By Kylie Armo
Kylie here, back with a final report on my summer as a Conservation Policy Intern at Mass Audubon.
July 31st, 2016 marked the end of formal sessions in the 2015-2016 Massachusetts legislative session, and the last few weeks have revolved around pushing through a final round of legislation and getting a jump start on preparations for next session.
End of the Session Rush
Once formal sessions have concluded, all bills in the House or the Senate that haven’t made it through the entire legislative process and been enacted into law automatically die. In order for these bills to be considered further, they must be re-introduced during the next session and start again from square one. Consequently, everyone from legislators to lobbyists is keen to push through their priority bills before the clock runs out.
At Mass Audubon’s Legislative Affairs office, we primarily focused on the enactment of An Act to promote energy diversity (H. 4385, aka the “energy bill”), and more specifically the inclusion of a climate adaption management plan (CAMP) within that bill. My latest contributions to CAMP advocacy involved the delivery throughout the State House of materials aimed at raising climate resiliency awareness. With that goal in mind, I delivered informational packets on CAMP to the energy bill conference committee members and distributed invitations to a Boston sea level rise presentation to all legislators.
Though the energy bill was successfully passed on July 31st, and included landmark offshore wind procurements, our climate adaptation provisions were unfortunately stripped from the final bill. All is not lost however, and Mass Audubon will continue to push for climate legislation on Beacon Hill.
Thinking Ahead to 2017
In the midst of these final acts of formal policy making, plans and preparations for the next legislative session are also being formulated.
I recently attended a meeting focused on water policy at The Nature Conservancy that included planning for the 2017-2018 session. Comprised of advocates dedicated to the protection of the Commonwealth’s water resources, the group reviewed their positions on water legislation and discussed policy priorities for the next session. As climate models project that Massachusetts’ current drought conditions will only become more frequent and intense in the future, engagement with sustainable water polices at the state level is increasingly important.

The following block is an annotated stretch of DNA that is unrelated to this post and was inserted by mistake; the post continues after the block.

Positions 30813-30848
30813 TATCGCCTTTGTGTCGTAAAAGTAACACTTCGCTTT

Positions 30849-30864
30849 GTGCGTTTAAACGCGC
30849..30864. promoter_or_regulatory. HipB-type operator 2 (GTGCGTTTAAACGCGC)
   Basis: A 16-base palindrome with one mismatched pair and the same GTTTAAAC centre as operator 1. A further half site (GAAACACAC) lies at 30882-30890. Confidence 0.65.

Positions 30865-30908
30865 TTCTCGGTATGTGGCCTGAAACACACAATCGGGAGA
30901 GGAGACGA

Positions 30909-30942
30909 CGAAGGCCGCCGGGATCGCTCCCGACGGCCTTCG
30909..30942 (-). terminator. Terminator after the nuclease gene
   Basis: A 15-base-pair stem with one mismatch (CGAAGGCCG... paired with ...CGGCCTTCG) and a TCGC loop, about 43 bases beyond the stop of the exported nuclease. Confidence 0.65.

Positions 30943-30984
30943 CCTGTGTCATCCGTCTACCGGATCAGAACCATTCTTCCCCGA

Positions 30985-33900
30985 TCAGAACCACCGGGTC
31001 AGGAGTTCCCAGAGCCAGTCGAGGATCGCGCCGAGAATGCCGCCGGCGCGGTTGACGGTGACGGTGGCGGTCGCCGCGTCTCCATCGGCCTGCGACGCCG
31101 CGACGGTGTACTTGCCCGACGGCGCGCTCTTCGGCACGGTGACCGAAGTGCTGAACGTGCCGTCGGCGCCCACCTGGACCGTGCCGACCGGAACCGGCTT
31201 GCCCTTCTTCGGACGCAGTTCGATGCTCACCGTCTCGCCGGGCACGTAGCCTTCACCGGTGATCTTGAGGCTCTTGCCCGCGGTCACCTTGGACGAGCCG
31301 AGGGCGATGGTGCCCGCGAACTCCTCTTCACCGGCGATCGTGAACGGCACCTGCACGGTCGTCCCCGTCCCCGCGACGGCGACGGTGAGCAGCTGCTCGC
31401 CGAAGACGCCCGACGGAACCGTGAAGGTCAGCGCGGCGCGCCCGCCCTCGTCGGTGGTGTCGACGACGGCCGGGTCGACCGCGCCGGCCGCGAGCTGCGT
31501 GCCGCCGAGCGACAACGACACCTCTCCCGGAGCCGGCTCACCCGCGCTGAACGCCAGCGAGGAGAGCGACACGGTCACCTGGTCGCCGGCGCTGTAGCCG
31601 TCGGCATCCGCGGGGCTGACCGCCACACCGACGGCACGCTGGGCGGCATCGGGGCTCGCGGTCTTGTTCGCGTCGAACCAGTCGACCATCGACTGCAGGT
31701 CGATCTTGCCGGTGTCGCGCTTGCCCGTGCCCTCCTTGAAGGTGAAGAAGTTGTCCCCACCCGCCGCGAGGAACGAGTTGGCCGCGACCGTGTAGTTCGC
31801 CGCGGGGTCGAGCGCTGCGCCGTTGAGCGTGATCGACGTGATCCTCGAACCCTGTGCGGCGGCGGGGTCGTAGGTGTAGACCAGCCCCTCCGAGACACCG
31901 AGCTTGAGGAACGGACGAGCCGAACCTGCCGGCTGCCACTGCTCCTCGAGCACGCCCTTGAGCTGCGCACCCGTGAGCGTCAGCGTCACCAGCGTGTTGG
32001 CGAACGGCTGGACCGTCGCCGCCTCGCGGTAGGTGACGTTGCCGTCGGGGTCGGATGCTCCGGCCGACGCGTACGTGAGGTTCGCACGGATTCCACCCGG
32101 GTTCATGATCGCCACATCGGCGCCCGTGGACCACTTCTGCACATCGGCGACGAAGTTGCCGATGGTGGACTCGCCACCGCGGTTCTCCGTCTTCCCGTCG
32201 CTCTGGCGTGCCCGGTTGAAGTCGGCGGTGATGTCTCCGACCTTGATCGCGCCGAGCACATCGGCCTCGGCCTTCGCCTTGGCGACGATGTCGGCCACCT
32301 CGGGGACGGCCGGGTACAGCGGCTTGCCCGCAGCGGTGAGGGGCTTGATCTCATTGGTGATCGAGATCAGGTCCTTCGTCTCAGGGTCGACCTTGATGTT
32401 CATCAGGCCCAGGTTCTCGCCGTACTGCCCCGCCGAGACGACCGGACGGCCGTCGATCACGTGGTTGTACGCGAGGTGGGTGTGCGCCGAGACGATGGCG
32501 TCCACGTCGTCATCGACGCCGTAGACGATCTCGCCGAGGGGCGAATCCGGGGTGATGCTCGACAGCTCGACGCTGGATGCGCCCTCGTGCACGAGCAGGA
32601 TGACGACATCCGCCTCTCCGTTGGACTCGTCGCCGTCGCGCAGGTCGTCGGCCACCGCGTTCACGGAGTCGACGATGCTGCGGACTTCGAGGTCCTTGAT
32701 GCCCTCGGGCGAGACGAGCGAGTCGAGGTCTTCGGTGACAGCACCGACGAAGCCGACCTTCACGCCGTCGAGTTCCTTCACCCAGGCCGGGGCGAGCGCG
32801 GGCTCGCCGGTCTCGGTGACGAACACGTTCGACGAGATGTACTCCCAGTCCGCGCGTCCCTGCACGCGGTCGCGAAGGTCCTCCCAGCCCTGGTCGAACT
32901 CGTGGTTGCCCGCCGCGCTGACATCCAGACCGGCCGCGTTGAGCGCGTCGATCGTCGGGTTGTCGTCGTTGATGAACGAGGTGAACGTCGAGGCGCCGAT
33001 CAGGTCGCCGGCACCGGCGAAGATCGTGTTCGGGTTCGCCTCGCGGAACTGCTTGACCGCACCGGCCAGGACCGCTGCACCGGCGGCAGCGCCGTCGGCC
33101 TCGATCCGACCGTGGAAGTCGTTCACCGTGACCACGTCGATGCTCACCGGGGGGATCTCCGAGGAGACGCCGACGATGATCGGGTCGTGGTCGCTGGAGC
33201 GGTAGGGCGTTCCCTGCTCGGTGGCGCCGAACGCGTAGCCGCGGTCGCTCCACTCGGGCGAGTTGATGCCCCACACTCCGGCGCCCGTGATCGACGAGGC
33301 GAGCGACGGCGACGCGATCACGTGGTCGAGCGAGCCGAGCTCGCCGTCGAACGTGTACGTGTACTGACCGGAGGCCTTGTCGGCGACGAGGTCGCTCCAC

Another recent meeting focused on the preparation of the Environmental League of Massachusetts’s (ELM) recommendations for the FY18 state budget, which are annually circulated via their Green Budget publication. ELM’s Green Budget, which Mass Audubon supports and advocates for each year, urges funding for environmental agencies at levels enabling them to sufficiently fulfill their duties and safeguard the health of Massachusetts citizens and natural resources. For the past few years, just 0.6% of the state operating budget has been allocated to the environment – that’s less than a penny for every dollar in the budget. Organizations like ELM and Mass Audubon want to restore environmental funding to at least 1% of the total operating budget.
Witnessing strategies being developed for the next legislative session serves as an inspiring reminder that there are skilled, passionate, and hard-working advocates fighting each and every day to ensure that our laws protect the people and nature of Massachusetts. I have been fortunate to work and learn alongside these individuals and organizations, particularly as a team member of Mass Audubon, a leader in the field whose engagement with conservation policy is thoughtful, science-based, and impactful.
It has certainly been an educational and unforgettable summer. Thanks for reading and following along on my journey – I hope it has provided some interesting insight into environmental policy on Beacon Hill!
Kylie Armo is Conservation Policy Intern, Summer 2016